If we first assumme that we are taking about two acoustic instruments being played in a real space, there are a few things we have to do to get this to happen, all of which are hard:
We have to find two instruments that can produce very similar waveforms, and play them with very similar technique such that they produce those very similar waveforms. This is very hard, as all real acoustic instruments have complex behavior, producing waveforms consisting of many harmonic and inharmonic partials that can shift in amplitude and frequency; slight variations in playing technique will change how each of those behaves. Any slight difference in the frequency of a prominent partial between our two instruments may produce an audible chorusing effect.
We have to start the notes at exactly the same time when we play them, by which i mean down to a tiny fraction of a millisecond, otherwise you will get comb filtering effects, and possibly a smearing of the initial transient (to which the ear is very sensitive).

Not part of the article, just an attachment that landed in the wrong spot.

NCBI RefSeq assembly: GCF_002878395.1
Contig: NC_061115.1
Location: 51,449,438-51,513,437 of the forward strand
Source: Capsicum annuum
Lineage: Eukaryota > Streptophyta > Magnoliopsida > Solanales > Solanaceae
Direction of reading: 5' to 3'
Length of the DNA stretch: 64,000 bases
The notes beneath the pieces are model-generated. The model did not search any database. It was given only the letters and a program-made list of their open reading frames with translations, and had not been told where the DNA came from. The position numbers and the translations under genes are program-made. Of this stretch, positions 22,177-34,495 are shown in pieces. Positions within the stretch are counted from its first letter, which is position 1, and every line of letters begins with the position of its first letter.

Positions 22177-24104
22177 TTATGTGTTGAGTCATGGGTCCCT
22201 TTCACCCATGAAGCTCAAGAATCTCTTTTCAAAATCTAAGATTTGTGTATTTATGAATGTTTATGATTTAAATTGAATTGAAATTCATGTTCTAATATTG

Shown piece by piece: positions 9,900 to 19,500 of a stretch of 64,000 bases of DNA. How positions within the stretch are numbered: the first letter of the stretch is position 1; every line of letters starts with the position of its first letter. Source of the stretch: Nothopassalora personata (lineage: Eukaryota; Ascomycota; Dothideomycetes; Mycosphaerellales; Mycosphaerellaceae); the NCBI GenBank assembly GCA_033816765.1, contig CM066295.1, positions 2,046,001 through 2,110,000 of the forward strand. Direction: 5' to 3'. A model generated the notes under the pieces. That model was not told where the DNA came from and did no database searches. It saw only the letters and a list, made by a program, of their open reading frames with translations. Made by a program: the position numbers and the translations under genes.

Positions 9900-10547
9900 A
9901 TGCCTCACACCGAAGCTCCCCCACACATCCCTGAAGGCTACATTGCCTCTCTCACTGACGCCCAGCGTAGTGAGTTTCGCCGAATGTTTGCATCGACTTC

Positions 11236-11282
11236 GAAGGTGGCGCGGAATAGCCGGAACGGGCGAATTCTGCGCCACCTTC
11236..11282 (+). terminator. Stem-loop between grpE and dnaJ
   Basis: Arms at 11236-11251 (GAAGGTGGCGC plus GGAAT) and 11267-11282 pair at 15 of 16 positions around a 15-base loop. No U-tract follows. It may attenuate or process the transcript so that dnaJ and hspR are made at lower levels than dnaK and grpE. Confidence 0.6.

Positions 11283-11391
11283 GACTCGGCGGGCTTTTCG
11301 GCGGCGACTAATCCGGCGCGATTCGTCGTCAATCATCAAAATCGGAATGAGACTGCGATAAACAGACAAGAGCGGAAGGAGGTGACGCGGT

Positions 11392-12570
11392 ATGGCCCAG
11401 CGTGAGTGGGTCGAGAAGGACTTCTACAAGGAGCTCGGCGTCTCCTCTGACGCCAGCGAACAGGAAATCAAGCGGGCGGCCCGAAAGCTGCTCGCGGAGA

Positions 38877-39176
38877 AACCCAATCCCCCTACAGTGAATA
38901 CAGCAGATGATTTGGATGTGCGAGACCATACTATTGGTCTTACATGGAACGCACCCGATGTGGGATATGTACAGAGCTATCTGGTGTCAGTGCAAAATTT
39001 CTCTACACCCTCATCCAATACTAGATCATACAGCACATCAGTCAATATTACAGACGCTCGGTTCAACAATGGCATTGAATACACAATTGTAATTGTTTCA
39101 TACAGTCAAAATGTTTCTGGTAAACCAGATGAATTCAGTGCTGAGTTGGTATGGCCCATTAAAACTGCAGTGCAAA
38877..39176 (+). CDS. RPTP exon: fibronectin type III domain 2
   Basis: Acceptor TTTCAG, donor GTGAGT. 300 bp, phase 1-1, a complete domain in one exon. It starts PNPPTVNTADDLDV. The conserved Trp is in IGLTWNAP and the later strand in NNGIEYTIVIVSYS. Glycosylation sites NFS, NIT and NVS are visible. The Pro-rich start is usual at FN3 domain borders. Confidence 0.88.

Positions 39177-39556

The two instruments have to seem to be in the same place. The auditory system has a variety of ways of locating and separating sounds, and in any real environment, it is likely to have enough clues to separate two sound sources playing the same thing.
If we can somehow overcome those issues, then possibly we could get two instruments to sound like one. It's just that all those things are hard to overcome.
As Tetsujin says in the comment, a computer playing back samples can easily make two notes sound like one - precisely because it can overcome all these issues. It can ensure that both parts play the same waveform; it can start playback at the same point in discrete (sampled) time; and it can mix the waveforms in a way unaffected by acoustic space.